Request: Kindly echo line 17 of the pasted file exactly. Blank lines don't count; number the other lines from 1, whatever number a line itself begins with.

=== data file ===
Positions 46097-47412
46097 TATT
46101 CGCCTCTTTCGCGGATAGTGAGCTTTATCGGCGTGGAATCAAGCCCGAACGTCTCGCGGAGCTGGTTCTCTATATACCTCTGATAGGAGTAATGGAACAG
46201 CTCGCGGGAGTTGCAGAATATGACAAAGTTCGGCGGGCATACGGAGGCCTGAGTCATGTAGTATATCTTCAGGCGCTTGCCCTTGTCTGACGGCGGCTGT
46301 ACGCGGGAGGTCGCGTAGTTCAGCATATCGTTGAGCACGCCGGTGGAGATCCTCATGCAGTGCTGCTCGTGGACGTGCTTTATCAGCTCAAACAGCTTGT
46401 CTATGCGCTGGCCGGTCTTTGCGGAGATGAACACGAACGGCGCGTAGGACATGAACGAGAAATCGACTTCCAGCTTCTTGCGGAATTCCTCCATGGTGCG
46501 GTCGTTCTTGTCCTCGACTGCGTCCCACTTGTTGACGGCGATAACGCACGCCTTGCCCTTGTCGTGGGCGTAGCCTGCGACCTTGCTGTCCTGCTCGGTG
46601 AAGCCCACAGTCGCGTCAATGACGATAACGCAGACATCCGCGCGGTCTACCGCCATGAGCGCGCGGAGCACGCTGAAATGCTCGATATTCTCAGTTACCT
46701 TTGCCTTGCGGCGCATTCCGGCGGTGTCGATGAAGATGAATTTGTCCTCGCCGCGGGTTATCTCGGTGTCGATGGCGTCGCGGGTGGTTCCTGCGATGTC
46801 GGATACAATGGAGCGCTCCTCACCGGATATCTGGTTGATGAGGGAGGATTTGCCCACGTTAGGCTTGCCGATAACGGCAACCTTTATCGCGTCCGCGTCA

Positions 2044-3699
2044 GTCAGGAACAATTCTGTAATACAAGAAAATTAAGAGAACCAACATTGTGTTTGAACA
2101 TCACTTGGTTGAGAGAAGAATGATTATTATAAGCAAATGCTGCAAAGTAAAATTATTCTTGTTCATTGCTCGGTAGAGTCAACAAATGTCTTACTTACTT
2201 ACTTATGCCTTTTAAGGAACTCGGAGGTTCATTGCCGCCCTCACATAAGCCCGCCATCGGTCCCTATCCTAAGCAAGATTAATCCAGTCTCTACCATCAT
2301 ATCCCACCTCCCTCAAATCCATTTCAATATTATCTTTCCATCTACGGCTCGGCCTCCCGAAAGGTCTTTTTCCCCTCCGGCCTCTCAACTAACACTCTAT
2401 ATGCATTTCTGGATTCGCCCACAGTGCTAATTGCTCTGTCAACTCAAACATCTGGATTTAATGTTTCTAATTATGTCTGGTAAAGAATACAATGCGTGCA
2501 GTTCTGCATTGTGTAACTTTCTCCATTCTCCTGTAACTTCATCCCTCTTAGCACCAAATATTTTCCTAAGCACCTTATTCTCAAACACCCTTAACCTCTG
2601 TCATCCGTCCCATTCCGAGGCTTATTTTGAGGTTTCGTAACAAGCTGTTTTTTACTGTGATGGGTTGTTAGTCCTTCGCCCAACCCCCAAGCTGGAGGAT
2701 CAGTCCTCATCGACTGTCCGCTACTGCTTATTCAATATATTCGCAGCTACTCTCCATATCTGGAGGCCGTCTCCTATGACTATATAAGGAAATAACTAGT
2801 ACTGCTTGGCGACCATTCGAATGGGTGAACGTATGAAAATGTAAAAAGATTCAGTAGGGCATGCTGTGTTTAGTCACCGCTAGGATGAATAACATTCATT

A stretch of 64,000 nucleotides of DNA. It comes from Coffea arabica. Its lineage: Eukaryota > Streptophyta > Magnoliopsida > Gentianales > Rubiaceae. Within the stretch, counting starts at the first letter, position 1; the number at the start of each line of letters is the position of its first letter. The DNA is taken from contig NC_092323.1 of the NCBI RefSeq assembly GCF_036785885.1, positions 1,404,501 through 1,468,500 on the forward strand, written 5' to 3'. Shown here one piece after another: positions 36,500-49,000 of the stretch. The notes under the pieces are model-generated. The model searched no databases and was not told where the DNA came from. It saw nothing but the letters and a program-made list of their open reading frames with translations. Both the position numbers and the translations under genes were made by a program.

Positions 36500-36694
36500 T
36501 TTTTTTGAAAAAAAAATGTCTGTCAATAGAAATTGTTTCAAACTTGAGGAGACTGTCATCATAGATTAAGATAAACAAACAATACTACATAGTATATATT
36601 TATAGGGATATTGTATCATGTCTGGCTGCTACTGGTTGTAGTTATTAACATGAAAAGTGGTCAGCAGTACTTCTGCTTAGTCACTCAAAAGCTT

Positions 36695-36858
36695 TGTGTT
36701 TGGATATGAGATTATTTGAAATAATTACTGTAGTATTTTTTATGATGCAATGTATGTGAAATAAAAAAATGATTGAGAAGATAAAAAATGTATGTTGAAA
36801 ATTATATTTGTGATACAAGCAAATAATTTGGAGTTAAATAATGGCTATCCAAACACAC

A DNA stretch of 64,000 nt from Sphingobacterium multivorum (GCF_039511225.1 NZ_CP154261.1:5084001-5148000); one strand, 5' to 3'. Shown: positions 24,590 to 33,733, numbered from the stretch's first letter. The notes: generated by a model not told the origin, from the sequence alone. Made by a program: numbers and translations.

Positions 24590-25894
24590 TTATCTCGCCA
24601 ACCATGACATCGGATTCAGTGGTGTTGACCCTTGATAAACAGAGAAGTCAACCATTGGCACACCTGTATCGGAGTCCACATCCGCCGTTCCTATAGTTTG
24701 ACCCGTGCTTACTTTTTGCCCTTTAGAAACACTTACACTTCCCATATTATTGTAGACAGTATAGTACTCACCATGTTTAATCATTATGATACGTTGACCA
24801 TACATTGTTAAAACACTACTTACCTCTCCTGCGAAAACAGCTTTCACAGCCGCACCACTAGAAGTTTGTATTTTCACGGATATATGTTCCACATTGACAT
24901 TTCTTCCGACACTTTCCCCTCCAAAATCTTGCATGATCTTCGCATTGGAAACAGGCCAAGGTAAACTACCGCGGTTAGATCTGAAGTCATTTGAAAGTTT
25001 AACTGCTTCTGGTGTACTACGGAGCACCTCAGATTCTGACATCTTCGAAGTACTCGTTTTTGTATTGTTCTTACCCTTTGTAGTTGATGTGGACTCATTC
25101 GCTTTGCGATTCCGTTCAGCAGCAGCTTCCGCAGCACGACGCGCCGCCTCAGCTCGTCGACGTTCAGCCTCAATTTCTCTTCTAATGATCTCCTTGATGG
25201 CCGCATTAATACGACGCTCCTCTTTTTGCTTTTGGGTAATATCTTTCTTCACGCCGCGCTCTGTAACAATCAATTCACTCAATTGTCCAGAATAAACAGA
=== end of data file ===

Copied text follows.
2501 GTTCTGCATTGTGTAACTTTCTCCATTCTCCTGTAACTTCATCCCTCTTAGCACCAAATATTTTCCTAAGCACCTTATTCTCAAACACCCTTAACCTCTG